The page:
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Paranormal Activity Passes $100 Million Mark

Paranormal Activity Passes $100 Million Mark

Thompson on Hollywood

As Paranormal Activity passes the $100 million mark, Paramount Pictures is celebrating a huge profit on a tiny investment. While the original budget figure is $15,000, the studio spent quite a bit more than that on sprucing up the movie, prints and about $10 million in marketing. After only five weekends of national release as of Friday, the movie is now the top-grossing R-rated thriller of the decade.

Several studio marketing execs agree that Paramount’s online marketing team took advantage of the perfect scenario–a horrific mock-documentary that was creepily realistic. But some caution that this is a one-time shot. They think the movie capitalized on audiences responding to a Blair Witch-style “it’s true, it’s real” phenomenon. I’d argue that the marketing cannily built on audience reaction to the movie being actually scary. “Tweet your scream” worked for Paranormal Activity, but similar campaigns activating moviegoers could also work on other films–as long as word-of-mouth was strong. It could save the studios millions. Why not build up to $100 million for a targeted $10 million instead of the usual wide release blast campaign? Again, an original believable psychological horror tale scored with moviegoers far more than a tired Saw VI which limped away from theaters and topped out at $26 million.

IM Global’s Stuart Ford has been trying to sell North American rights to writer-director-producer Oren Peli’s next film, Area 51, which is budgeted at $5 million and is already filming with another cast of unknowns. While Paramount and several other studios show no interest, Ford says a deal is in the offing.

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Another movie that is coming out that offers a clean alternative is ‘’Paranormal.’’ Below is some additional information about this new thriller!!

Paranormal, the latest supernatural thriller from Cross Shadow Productions, (the
creators of the approved, best-selling BMG releases: Pray and Pray 2:
The Woods) will be available in stores nationwide January 26th 2010. The 2009 Mrs. America is starring in it.

See more information and trailers at:

Following the success of family-friendly suspense/thriller The Exorcism of Emily
Rose (Sony Pictures), comes a riveting supernatural thriller in the vein of the hit
SyFy television series, Ghost Hunters and Frank Peretti’s House (Roadside
Attractions / Lionsgate).

Paranormal follows best-selling, self-made novelist Greg Evans struggling through the worst case of writer’s block in his award-winning career. In a desperate search for
inspiration, Greg quickly finds himself immersed in a world he is not prepared to face.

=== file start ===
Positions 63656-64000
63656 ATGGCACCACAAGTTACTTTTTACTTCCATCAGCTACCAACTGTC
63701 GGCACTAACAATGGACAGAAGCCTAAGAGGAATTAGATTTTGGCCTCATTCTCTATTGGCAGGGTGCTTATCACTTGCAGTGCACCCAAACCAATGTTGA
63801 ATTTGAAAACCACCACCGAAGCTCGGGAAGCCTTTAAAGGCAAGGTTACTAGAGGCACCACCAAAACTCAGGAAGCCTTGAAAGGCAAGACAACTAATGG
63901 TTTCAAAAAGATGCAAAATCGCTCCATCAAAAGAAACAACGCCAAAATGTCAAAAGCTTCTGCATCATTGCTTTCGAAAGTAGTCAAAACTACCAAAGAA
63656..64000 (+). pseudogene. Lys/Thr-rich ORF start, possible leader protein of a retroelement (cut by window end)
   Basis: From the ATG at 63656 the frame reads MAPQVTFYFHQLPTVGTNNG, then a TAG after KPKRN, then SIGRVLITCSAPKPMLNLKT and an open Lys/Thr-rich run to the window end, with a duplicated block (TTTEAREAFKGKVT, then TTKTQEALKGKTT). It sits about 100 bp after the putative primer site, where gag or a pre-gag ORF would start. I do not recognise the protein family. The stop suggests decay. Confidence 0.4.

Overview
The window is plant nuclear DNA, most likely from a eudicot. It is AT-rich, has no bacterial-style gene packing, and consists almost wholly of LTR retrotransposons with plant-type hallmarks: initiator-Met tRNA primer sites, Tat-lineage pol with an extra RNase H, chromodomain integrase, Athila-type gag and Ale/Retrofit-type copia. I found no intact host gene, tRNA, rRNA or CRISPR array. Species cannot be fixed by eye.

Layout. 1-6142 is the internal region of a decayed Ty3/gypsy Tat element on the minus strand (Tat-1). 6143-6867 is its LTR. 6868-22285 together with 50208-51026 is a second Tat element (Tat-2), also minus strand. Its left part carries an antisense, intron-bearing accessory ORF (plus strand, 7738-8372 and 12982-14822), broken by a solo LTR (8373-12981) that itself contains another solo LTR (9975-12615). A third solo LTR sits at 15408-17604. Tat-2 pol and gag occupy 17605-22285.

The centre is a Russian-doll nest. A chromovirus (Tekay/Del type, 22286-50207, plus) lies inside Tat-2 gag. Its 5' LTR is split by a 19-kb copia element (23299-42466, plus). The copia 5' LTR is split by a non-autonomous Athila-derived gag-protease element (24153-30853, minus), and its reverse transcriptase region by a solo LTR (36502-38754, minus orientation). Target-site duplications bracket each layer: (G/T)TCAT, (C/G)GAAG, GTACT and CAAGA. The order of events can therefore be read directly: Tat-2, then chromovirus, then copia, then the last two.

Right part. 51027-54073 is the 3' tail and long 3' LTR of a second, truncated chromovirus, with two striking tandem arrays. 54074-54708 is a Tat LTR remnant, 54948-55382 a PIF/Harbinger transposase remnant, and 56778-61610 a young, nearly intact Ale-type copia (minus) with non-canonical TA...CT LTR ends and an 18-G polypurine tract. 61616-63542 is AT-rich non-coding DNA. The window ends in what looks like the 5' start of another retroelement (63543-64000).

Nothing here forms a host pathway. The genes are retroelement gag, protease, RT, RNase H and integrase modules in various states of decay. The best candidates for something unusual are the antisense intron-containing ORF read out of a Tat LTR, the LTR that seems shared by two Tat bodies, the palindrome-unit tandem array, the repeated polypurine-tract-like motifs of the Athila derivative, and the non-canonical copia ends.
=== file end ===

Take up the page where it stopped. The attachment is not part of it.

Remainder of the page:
Turning to a group of paranormal investigators, Greg and the ghost hunting team search for proof and answers, yet are unaware they are about to have an experience of a
lifetime! None will leave the way they came. Paranormal will peel back the supernatural curtain to reveal how The TRUTH will EXPOSE the darkness!

Alan Green

when you watch characters evolve as they cope with plot points, and you care what happens to them, you have story. the characters in saw do not cope with plot events, they succumb to them. nobody cares about them and the gimmick of helpless people being tortured has gone stale.

people care about the characters in PA. if they didn’t it wouldn’t be scary. you can’t be scared and apathetic at the same time. PA has story, saw is a gimmicky retread.

the fake documentary will become a gimmick, probably with area 51. it’s already been done a couple times — cloverfield, blair witch, PA, maybe others. however, if your ‘gimmick’ is to start with a good story populated by characters we care about you’ll do okay no matter what style you shoot in

hollywood can repeat the success of PA. they need a good script (with story), a micro budget, and real-time internet marketing. if the movie doesn’t get traction move on to the next one. get in the habit of only producing good scripts (for a budget you can afford to lose). the ones that succeed will pay for the others.

this is the same basic formula we have now, except, now, we spend tens of millions in production then follow that up with an expensive ad campaign designed to convince the public by brute force they should care about the characters and plot we’ve created. the successes do not pay for the failures because too much money is spent on movies that aren’t even vaguely commercial.

do the reverse. start with a good story, market the movie making process in real time via blogs, social sites, etc, see if people care before committing to additional marketing, then roll out your picture accordingly

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